My son started running a few years ago. He’s never been terribly athletic, but he was really excited about finding an activity that he liked and was good at. He quickly got up to running about 5 miles a day. Until he ripped a tendon in his foot. He’s been barely able to walk for the last year. Take it easy and increase your activity gradually.

There’s also the running surface to consider. I only ever run on grass. I wouldn’t myself run for any length of time on asphalt, concrete or similar hard surfaces, as they aren’t good for the knees.

I ran for more than 13, 14 years. I started out meaning to get into shape, so it was a chore. That phase lasted a couple of weeks. Then I started to like it. I started out running slowly and just trying to stay under my “breath threshold”. I’d run for 11 minutes before taking a break, then 13 minutes. Eventually I could go 90 minutes at a stretch.

I kept that up for a long time and really got a lot out of running, but my bones were a little crooked and I started to have some physical problems. I’ve had to go to therapy and pay $$$ to get better.

So. My advice for a new runner is to consult with a podiatrist, or a physical therapist, or a sports-medicine person, or a chiropractor, and let them have a look at you. I am sure a lot of these people would be able to give you you-specific training advice.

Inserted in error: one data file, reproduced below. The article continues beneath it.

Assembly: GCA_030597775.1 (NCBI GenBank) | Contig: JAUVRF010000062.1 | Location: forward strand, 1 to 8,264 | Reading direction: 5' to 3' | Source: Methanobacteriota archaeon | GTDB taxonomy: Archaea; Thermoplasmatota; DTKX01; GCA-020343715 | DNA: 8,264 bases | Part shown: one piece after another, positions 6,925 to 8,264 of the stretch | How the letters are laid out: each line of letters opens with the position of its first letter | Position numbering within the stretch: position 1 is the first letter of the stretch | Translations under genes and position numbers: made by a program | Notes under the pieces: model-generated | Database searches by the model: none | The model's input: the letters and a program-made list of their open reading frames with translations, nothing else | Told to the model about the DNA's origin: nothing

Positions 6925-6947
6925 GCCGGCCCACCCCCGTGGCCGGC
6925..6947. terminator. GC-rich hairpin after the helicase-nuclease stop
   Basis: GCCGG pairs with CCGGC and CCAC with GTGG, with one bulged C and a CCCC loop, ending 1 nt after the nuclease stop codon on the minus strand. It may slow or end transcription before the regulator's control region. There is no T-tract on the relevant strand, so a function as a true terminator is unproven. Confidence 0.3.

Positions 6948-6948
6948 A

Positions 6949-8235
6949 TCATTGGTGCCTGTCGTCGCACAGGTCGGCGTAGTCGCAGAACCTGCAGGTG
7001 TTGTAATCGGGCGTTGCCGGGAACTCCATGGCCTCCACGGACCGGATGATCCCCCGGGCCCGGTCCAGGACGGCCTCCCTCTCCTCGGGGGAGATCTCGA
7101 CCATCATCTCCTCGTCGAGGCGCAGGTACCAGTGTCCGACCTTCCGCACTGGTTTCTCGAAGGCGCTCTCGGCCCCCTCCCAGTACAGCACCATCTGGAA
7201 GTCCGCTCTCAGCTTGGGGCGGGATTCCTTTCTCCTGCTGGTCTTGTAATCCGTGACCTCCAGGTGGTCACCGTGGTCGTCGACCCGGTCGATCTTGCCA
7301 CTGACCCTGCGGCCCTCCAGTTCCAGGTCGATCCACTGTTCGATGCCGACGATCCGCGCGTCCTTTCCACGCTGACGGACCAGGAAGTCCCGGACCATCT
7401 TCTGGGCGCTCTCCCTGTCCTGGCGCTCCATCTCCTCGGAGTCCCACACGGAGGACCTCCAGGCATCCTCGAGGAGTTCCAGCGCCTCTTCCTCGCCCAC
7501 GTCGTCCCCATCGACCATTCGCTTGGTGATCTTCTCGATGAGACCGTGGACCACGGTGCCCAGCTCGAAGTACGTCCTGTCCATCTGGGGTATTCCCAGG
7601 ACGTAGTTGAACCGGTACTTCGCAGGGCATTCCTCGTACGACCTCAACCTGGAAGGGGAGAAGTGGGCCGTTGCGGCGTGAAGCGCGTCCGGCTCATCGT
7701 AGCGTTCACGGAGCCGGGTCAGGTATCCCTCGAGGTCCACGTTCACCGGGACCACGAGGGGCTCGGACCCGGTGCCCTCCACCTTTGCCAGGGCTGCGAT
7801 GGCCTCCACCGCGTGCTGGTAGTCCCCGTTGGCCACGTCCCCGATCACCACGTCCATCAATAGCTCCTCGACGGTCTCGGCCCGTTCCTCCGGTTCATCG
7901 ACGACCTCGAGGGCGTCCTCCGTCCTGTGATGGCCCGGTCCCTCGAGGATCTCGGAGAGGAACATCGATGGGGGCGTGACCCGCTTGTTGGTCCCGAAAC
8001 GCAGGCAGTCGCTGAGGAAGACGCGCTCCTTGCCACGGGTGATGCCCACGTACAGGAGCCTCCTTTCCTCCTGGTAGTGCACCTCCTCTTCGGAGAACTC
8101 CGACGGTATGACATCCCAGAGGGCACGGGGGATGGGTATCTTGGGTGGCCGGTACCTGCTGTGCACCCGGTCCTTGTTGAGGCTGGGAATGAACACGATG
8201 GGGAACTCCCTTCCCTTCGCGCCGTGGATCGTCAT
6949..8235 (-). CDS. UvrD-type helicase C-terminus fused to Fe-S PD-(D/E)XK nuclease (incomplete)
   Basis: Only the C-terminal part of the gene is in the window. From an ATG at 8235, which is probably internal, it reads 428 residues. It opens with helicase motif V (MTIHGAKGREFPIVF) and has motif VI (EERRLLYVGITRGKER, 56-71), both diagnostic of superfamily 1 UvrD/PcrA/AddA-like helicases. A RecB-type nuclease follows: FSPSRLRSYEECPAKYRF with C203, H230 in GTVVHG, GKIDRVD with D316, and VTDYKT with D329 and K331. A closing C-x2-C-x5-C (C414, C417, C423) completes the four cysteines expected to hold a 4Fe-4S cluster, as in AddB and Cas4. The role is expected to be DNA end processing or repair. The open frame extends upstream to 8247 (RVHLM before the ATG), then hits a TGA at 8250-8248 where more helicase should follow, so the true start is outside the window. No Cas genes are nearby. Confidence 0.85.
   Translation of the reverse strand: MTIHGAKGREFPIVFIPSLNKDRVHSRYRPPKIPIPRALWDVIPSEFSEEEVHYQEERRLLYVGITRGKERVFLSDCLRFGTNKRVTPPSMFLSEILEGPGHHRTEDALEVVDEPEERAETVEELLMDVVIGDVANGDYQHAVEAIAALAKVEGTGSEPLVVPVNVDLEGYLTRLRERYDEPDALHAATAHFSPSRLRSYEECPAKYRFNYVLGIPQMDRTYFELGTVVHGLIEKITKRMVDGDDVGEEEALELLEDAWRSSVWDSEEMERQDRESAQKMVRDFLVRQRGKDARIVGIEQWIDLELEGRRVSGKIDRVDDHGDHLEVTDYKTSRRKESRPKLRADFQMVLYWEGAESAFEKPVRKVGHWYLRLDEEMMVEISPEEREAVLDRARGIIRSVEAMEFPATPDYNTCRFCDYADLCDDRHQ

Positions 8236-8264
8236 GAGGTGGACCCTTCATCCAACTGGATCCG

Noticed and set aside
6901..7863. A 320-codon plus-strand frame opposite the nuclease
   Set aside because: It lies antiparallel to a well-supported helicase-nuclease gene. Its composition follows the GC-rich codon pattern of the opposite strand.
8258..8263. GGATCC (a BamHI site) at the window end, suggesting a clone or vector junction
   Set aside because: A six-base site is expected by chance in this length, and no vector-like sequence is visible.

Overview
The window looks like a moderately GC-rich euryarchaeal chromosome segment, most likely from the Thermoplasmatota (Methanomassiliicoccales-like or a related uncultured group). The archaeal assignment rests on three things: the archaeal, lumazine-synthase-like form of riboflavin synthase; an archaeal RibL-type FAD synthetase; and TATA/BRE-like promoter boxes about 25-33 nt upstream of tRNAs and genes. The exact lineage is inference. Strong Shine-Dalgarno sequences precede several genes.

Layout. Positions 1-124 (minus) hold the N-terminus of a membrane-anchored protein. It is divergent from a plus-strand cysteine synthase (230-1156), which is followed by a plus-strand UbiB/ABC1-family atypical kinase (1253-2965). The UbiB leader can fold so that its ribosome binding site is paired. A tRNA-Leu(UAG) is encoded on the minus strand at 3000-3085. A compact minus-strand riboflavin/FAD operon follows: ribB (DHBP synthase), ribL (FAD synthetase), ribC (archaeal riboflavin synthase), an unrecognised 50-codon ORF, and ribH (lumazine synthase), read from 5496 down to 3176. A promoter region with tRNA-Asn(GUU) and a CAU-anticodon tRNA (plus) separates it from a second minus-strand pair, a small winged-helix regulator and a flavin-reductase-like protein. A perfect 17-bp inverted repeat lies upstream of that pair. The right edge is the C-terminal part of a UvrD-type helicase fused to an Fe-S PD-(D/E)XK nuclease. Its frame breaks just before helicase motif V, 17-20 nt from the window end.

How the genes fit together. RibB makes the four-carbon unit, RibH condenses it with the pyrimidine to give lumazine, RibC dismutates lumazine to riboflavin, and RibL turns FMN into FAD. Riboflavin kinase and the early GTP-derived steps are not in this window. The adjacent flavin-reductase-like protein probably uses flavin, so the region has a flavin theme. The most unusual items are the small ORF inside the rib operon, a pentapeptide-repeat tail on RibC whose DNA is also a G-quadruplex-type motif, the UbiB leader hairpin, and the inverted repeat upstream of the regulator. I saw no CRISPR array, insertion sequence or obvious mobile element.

If gamification helps motivate you, I’d invest in some kind of fitness tracker. I use a Garmin Vivoactive to track my route, distance, and speed. You can also figure out your age-graded percentage which the link explains - basically, it’s a standardized way to measure your performance taking into account your age and gender. It’s especially useful to keep people from getting discouraged when their speed slows down as they age.

Speaking of age-grading, I’d be interested if any of our resident experts (I’m looking at you, running coach) have any comments on what constitutes a “good” percentage by itself. I can’t compare my current % to ones from several years ago because I used to use a Nike Plus, which was wildly inaccurate, and also I know the tables have changed making it more difficult for women to get higher scores. Right now on a good day my score is right around 55%. The site I linked to says “Over 80% is typically National Class, over 70% is Regional Class and over 60% is local Class.” I don’t know what that even means, but it makes 55% sound not that great. Do I need to push myself harder?

I started running and it was fun, but I quickly got injured. I didn’t start hard or anything. I think I just don’t have the right feet for it. A shame, because I actually enjoyed it, and I mostly hate exercise.